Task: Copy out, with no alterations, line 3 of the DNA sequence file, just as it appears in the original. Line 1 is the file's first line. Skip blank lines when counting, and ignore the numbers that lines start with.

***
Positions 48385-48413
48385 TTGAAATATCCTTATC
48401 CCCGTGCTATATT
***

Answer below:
48401 CCCGTGCTATATT